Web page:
Note: fits a 17CM anglefood mold

cake flour, 80g
heavy cream, 160g
vanilla, 1/2t
sugar, 75g
egg whites, 5, about 150 - 180g

1. fold cake flour into heavy cream and vanilla
2. beat egg whites until foam, add sugar, beat until soft peaks
3. take 1/4 of egg whites and mix with 1 to lighten
4. take 1/2 of remaining egg whites and fold into 3, take care not to deflate
5. put 4 back into remaining egg whites, fold until even, take care not to deflate
6. fill mold, bake at 340F for about 40min



7. cool upside down, unmold.

It's softer and more moist than real angelfood cake, there's less sugar, so it's also not too sweet. Perfect without any icing.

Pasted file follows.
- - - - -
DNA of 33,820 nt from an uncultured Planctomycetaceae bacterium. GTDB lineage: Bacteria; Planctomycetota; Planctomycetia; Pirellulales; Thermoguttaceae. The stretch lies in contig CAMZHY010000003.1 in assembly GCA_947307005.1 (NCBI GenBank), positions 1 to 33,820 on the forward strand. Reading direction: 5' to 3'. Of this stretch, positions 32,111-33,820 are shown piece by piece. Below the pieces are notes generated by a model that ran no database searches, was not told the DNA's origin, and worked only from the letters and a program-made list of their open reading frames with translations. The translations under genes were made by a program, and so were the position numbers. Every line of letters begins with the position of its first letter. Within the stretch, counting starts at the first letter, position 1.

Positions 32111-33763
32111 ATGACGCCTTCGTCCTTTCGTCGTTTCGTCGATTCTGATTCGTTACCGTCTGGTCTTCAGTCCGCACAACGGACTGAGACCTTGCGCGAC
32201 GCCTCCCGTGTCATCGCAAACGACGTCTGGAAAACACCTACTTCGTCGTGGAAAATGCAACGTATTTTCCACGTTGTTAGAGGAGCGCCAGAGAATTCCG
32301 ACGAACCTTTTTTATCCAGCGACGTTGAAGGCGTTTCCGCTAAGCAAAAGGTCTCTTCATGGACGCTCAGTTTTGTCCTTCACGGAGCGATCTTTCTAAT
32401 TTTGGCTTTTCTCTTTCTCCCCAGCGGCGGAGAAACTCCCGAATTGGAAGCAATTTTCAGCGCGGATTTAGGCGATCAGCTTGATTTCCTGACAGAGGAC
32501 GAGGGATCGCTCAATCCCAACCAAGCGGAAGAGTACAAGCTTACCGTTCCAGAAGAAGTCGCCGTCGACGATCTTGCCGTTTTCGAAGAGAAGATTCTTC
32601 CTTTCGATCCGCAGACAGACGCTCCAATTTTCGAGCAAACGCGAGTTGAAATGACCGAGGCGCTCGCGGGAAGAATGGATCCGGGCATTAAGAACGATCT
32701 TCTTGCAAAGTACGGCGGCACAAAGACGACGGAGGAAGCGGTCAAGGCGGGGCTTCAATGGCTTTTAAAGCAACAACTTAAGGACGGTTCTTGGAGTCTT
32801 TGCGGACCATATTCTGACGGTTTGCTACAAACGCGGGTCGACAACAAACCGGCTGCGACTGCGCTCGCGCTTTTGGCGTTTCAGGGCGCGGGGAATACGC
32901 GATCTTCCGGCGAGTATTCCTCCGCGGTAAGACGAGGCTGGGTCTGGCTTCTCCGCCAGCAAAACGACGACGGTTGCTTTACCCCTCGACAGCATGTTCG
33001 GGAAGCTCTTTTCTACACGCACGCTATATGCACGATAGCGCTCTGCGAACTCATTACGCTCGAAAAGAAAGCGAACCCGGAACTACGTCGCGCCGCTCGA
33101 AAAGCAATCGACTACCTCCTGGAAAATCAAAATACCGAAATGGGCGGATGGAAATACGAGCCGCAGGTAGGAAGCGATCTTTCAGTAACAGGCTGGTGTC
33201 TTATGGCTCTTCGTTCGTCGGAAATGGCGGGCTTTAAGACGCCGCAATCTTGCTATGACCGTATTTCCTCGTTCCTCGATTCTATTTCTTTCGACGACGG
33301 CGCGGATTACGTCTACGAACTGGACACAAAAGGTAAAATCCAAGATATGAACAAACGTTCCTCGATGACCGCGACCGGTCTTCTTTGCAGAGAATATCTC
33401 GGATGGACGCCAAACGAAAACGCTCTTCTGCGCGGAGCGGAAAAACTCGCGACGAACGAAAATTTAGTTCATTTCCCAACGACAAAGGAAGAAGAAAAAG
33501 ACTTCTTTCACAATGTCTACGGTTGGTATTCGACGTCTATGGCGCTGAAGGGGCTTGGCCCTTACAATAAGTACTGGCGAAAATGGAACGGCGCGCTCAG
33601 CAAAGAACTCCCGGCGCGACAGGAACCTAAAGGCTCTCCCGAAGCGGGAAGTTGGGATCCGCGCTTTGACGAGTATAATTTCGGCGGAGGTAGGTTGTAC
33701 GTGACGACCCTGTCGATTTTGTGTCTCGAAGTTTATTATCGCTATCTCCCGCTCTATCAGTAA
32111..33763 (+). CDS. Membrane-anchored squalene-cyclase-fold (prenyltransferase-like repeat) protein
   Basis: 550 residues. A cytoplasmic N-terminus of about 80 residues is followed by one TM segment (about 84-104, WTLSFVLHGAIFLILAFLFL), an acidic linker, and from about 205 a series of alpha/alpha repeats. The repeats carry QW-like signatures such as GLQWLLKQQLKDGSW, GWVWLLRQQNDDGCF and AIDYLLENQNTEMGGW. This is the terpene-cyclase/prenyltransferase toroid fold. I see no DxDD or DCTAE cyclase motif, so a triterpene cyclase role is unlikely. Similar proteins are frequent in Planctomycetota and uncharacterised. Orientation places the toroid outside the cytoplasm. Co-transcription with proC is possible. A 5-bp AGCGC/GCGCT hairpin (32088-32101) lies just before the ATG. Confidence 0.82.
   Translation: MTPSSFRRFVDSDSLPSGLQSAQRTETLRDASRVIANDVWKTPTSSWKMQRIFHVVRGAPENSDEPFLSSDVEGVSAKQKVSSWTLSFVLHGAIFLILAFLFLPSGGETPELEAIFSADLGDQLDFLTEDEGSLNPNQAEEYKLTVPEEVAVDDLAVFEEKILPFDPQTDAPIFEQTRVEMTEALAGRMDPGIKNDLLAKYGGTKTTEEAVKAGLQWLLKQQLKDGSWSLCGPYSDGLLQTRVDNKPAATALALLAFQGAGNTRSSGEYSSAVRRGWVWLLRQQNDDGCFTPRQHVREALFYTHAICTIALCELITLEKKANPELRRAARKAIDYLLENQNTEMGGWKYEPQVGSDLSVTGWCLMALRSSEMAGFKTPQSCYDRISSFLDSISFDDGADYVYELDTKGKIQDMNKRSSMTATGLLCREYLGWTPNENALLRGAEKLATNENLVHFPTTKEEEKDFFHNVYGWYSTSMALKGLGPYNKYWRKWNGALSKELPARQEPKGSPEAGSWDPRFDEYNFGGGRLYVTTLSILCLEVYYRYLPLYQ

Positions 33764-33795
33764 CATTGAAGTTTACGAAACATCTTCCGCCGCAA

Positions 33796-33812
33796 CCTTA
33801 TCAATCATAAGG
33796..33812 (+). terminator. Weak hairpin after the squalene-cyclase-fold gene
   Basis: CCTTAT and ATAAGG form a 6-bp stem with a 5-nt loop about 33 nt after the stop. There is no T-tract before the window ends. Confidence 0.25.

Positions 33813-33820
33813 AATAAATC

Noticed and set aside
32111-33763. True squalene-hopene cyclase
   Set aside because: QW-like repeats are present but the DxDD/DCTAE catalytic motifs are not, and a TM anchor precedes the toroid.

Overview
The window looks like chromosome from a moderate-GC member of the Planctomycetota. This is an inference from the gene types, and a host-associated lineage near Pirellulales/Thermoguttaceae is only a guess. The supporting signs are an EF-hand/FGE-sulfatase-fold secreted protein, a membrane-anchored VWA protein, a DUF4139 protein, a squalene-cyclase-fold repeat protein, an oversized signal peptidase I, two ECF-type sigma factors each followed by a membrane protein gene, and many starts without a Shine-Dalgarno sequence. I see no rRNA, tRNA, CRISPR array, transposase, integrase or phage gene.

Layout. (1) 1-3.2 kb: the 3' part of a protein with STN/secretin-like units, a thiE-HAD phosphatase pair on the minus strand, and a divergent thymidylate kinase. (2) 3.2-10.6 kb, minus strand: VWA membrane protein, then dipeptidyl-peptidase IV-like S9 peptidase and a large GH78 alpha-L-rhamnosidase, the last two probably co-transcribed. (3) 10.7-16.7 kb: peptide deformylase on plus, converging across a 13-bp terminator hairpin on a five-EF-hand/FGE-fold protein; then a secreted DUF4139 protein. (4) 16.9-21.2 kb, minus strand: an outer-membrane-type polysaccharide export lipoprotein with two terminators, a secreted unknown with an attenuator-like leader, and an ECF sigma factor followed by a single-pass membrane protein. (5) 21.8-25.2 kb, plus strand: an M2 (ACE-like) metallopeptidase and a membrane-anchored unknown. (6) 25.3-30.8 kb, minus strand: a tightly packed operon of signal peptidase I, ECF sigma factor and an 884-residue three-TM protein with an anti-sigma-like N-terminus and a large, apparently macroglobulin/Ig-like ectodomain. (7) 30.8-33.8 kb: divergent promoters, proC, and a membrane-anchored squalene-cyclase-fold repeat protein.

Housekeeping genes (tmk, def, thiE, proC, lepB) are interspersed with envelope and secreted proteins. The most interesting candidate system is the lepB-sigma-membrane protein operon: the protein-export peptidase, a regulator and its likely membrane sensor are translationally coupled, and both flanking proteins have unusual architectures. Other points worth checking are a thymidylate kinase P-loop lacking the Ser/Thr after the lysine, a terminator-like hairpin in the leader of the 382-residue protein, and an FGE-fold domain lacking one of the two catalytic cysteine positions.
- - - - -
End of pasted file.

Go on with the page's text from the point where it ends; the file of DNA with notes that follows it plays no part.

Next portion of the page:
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Yet another good way to use up heavy cream, and left over egg yolks (probably from the cake above), is pot de creme. I especially like this maple syrup version

I highly highly highly recommend the Darigold Heavy Cream (>40% fat ratio), so creamy and rich. I found it in Costco at Seattle, apparently it's owned by Pacific Northwest diary farmers.



Comments

dabrownman's picture
dabrownman

collection of perfectly crafted foods.  They all look delicious txfarmer - as usual.  Nice bakes  - 3 ways!

txfarmer's picture
txfarmer

Thanks! We ate well last weekend :)

Juergen Krauss's picture
Juergen Krauss

Txfarmer,

I admire your skill and resourcefulness.

Juergen

txfarmer's picture
txfarmer

Thanks Juergen, you are too kind :)

Janetcook's picture
Janetcook

txfarmer,

Thanks, as always, for this blog.  I always learn something new from your postings here.